Under the Medicines Act, medical practitioners can apply to SAHPRA for permission to access and prescribe unregistered medicines – including cannabis – for their patients in certain exceptional circumstances.
Only registered medical practitioners may apply for authorisation to prescribe a controlled medicine for a specific patient. Authorisation from SAHPRA is dependent on the submission of an appropriate dosage regimen and acceptable justification for the proposed and intended use.
9. Is there a list of doctors authorized to prescribe Medicinal Cannabis?
No list of medical practitioners with authorisation to prescribe Medicinal Cannabis was available at the time of this document being drafted.
10. What approvals or notifications are required to prescribe Medicinal Cannabis?
Approval from SAHPRA after application to become an authorised prescriber of Medicinal Cannabis – this can only be obtained by a medical practitioner registered with the Health Professions Council of South Africa.
11. Where is Medicinal Cannabis available?
At this stage Medicinal Cannabis is only available once prescribed by an authorised medical practitioner with the relevant authority from SAHPRA(through a Section 21 Application which SAHPRA must approve). The dispending is only allowed to be done by an authorised pharmacist in terms of the Medicines Act.
12. Is there a list of retailers authorized to sell Medicinal Cannabis?
This information is not available at this time.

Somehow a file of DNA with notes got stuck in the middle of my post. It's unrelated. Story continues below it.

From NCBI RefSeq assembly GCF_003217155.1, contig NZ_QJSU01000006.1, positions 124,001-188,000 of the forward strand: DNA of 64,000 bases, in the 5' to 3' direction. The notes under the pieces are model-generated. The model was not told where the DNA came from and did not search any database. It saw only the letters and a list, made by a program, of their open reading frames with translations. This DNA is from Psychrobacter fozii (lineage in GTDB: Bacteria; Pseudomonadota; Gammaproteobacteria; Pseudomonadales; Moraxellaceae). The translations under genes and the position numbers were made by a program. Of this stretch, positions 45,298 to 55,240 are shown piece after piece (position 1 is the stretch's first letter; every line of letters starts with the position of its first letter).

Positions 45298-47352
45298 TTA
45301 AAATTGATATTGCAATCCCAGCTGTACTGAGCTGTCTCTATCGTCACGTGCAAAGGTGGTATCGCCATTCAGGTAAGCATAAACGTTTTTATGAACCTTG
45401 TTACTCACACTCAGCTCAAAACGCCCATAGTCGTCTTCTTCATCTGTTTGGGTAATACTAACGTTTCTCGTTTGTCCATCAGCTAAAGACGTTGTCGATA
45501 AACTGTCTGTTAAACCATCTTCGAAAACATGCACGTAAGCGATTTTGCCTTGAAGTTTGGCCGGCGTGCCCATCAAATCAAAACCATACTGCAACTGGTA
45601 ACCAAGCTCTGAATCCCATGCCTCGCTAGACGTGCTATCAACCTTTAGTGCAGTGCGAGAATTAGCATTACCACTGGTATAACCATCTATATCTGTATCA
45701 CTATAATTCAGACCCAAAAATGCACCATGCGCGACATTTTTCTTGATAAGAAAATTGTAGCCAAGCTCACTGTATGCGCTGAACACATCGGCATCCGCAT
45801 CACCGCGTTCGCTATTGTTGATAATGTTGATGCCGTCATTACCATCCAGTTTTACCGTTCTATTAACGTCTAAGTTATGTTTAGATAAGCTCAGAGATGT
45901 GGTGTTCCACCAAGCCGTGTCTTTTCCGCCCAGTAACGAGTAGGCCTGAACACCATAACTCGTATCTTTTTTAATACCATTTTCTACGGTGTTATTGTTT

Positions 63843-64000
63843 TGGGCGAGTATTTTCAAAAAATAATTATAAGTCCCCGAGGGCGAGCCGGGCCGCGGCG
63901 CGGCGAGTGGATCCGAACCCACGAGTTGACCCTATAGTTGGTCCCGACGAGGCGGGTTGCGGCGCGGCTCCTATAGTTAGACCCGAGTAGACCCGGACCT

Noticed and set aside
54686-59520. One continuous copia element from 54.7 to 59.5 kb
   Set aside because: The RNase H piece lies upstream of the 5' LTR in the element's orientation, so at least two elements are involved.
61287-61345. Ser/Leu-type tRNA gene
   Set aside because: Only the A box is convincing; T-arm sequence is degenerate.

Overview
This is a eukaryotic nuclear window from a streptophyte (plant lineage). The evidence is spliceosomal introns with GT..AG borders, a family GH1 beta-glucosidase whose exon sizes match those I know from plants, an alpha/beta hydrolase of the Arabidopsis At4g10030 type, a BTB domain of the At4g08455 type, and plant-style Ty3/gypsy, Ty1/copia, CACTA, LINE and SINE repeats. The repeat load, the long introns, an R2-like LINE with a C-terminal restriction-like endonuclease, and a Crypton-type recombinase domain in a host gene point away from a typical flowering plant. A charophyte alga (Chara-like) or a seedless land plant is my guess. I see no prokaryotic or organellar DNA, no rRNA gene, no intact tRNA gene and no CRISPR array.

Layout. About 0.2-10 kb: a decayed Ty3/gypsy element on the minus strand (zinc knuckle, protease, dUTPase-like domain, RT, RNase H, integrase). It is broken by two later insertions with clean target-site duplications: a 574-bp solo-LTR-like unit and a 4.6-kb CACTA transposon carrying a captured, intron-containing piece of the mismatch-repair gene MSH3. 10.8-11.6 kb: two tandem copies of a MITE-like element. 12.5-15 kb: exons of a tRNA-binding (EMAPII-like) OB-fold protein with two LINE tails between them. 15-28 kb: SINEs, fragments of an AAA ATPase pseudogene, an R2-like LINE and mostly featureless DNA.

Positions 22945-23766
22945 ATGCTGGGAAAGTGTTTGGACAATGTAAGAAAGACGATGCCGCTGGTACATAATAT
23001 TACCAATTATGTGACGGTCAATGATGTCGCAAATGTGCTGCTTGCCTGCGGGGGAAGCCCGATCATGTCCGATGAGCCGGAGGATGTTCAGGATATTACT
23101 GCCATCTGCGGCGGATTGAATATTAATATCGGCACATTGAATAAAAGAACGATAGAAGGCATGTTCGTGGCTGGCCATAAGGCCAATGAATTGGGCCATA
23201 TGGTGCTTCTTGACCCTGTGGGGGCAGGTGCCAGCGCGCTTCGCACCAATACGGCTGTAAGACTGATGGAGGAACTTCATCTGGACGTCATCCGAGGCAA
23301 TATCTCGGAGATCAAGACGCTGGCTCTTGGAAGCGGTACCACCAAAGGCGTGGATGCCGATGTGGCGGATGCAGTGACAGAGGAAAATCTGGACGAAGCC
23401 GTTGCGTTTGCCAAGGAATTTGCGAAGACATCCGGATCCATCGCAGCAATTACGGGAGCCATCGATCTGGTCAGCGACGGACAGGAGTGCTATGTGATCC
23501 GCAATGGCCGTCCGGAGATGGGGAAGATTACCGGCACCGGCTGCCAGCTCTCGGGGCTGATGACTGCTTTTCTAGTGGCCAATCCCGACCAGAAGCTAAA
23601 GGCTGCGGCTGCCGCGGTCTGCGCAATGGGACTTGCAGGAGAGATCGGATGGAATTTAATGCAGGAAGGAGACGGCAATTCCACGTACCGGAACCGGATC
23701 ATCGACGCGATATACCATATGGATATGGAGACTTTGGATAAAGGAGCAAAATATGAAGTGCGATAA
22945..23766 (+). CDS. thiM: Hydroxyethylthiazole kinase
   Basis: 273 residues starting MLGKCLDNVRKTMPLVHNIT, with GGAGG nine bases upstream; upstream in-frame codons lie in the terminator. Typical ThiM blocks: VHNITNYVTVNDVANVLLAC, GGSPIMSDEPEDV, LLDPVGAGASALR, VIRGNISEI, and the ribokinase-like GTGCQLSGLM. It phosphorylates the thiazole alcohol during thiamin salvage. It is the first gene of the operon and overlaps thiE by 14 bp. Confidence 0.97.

13. Are there proposals for reform or significant change to the regulation of Medicinal Cannabis?
Yes, there have been proposals to SAHPRA, the Minister of Health, Department of Health and Parliament – Regulations under the Medicines Act were published on 28 July 2017 in which Cannabidiol is listed as a Schedule 6 medication – this enables a person specifically authorised in terms of Section 22A(5) (f) of the Medicines Act to prescribe or supply, within their scope of practice and subject to indication for use of the substance and in conditions specified by the SAHPRA, Cannabidiol to patients under their care.
Related to the above, is the Constitutional challenge which was brought regarding the recreational use of cannabis. The Judgement has been discussed at length in this document and it is uncertain at this stage how the legislation changes will impact the regulation of medicinal cannabis if recreational cultivation, possession and use by adult males and females in private for their personal consumption is no longer considered a crime.
14. When are they likely to come into force?
The Regulations which were proposed to SAHPRA and the Minister of Health and Parliament relating to medicinal cannabis came into force on the date of publication in the Government Gazette which is 28 July 2017. Dealing in cannabis remains illegal, but the personal cultivation, possession and use of cannabis for personal consumption in private, has been legalised.